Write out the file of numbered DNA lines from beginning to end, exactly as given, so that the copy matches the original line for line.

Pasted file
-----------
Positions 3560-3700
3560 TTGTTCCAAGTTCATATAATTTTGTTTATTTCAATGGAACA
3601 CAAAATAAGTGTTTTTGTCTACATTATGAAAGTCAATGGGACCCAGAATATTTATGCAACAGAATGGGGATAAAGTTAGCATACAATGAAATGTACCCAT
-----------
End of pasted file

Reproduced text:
Positions 3560-3700
3560 TTGTTCCAAGTTCATATAATTTTGTTTATTTCAATGGAACA
3601 CAAAATAAGTGTTTTTGTCTACATTATGAAAGTCAATGGGACCCAGAATATTTATGCAACAGAATGGGGATAAAGTTAGCATACAATGAAATGTACCCAT